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FRONTLINE, the award-winning PBS investigative documentary series based at GBH in Boston, today announced the selection of filmmakers for the Investigative Journalist Equity Initiative (IJEI), a new effort aimed at increasing diversity in the documentary filmmaking landscape.
The initiative is generously supported by the Corporation for Public Broadcasting, the Abrams Foundation, PBS and GBH.
The six journalists selected for the IJEI’s inaugural cohort:
Juanita Ceballos is a documentary producer and filmmaker who has extensive experience working in the U.S. and abroad, with bylines in Brazil, Colombia, Mexico, El Salvador, Venezuela, and Ukraine. She has covered sensitive topics, including Colombia’s civil conflict, police brutality in the United States, and the refugee crisis in Venezuela. Her work has appeared on VICE, HBO, Showtime, Telemundo, Al Jazeera, Univision, NBC News, TIME, Narratively, and The New York Times. Ceballos will partner with The Documentary Group, a two-time Academy Award-nominated production company.
Jonathan Clasberry is an Afro-Tejano filmmaker based in Brooklyn, NY. He has produced documentary series for Netflix, CNN, and Epix, collaborating with journalistic outlets like The New York Times and world-renowned journalists such as Christiane Amanpour. He has also produced documentary features that have screened at film festivals around the world. His list of credits includes High on the Hog: How African American Food Transformed America; Anthony Bourdain: Parts Unknown; Fiasco, a documentary-series examining the Iran-Contra scandal; and, most recently, The 1619 Project, premiering this month on Hulu. Clasberry will work with the production company Left/Right.
Lora Moftah is a reporter, producer and director with over a decade of journalism experience across print and television. Moftah’s work has appeared on ABC, Al Jazeera, CNN and most recently on The New York Times Presents, the award-winning documentary series from The New York Times, Left/Right, FX and Hulu. She produced multiple films for the series, including The Killing of Breonna Taylor, To Live and Die in Alabama, and They Get Brave. Her most recent film for the series, Superspreader, which she also directed, was about the proliferation of COVID vaccine misinformation online. Moftah also helped to develop, launch and produce The Weekly documentary series on FX and Hulu, where she worked on stories about U.S. arms sales to Saudi Arabia, the rise of Deepfake technology, and election disinformation campaigns. Moftah is currently working with Maxine Productions, a newly launched film and television production company in Sony Pictures Television’s nonfiction group.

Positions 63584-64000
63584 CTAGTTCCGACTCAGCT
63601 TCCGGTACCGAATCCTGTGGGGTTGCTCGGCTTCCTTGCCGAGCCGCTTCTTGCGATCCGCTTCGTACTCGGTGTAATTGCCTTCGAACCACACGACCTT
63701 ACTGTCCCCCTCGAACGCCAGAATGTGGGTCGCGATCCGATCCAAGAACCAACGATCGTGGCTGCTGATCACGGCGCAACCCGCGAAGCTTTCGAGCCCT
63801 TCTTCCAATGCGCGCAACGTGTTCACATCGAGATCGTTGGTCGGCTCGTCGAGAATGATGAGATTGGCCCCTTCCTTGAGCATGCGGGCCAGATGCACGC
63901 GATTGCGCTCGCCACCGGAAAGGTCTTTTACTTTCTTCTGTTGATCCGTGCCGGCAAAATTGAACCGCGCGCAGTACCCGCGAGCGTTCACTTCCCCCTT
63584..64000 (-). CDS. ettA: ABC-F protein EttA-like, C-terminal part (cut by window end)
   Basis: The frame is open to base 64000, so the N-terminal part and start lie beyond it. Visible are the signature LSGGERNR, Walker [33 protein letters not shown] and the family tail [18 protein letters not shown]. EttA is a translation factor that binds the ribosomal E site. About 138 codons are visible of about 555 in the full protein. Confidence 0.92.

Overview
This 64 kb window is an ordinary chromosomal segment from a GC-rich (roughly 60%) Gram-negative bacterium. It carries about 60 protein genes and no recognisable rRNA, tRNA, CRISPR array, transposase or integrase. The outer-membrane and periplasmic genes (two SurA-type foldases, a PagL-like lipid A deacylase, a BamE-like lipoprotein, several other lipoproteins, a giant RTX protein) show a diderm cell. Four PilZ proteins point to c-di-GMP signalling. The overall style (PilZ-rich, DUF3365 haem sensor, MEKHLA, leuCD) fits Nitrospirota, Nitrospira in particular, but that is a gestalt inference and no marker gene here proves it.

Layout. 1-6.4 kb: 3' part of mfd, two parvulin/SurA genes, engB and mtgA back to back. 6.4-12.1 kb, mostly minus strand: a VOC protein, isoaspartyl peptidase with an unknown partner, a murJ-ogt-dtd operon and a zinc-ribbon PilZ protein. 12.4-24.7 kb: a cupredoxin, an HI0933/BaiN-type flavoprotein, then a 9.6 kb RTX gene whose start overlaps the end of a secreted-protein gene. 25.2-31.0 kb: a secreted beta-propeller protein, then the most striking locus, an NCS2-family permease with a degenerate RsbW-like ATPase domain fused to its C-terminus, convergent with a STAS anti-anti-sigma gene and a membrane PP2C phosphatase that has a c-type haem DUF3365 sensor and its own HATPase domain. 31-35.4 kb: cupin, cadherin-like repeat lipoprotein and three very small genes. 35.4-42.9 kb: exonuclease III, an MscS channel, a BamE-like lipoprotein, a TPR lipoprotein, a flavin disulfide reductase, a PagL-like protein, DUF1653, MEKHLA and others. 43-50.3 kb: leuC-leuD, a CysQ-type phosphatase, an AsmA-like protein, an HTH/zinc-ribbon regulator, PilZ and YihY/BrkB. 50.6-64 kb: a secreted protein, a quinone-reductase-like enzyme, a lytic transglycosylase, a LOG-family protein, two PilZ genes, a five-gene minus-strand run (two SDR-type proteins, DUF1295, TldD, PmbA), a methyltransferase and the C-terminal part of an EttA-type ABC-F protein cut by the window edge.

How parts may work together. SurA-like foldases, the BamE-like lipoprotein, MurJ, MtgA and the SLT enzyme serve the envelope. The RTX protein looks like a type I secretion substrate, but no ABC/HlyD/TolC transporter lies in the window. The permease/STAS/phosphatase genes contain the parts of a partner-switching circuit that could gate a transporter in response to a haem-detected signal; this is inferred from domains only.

Serginho Roosblad isan Emmy Award-winning documentary filmmaker who is part of the Associated Press’ Global Investigations team. At the AP, he has worked on a variety of investigative short documentaries, including on police use of force on children, Retired Lt. General Michael Flynn, and a contaminated former army base, which might have caused cancer in hundreds of veterans. As a lover of photography, Roosblad has also directed and produced a trio of award-winning films on prolific photographers in America. Prior to his work in documentary film, he spent much of his early career in journalism reporting on Africa, where he covered a wide range of topics such as drug addiction in Uganda, piracy in Somalia, and the musical heritage of Zanzibar. For his documentary, Roosblad will partner with the production company Trilogy Films.
Patty Talahongva is a Hopi journalist, documentary producer, and news executive. She was the first Native American anchor of a national news program in the United States and is involved in Native American youth and community development projects. A past president of the Native American Journalists Association, she was the recipient of their Medill Milestone Achievement Award. In 2019, she was hired by Indian Country Today to create the first national television newscast produced by an all-Indigenous news staff and focused on Indigenous Peoples. As an independent journalist, she produced several documentaries including one for the Smithsonian’s National Museum of the American Indian on American Indian code talkers; a series of videos for the Native Voices exhibit at the Penn Museum; and Lady Warriors about a girl’s cross-country team at a high school on the border of the Hopi and Navajo reservations.
Xinyan Yu is an award-winning video journalist and filmmaker based in Washington D.C. Yu began her journalism career working as a producer for BBC News, covering breaking news across Asia in Beijing. In 2018, she launched the North America video team for Hong Kong’s flagship English newspaper South China Morning Post in New York as its senior video producer. She later rejoined the BBC in 2020 as a senior video journalist covering the U.S. from Washington D.C. Yu has directed, produced and shot content from short news features to hour-long documentaries for the BBC, CNBC, NOVA (PBS) and Channel NewsAsia. She is a New America National Fellow, a Firelight Media Doc Lab fellow, a Brown Girls Doc Mafia Sustainable Artist fellow and an alumnus of the Yaddo Residency.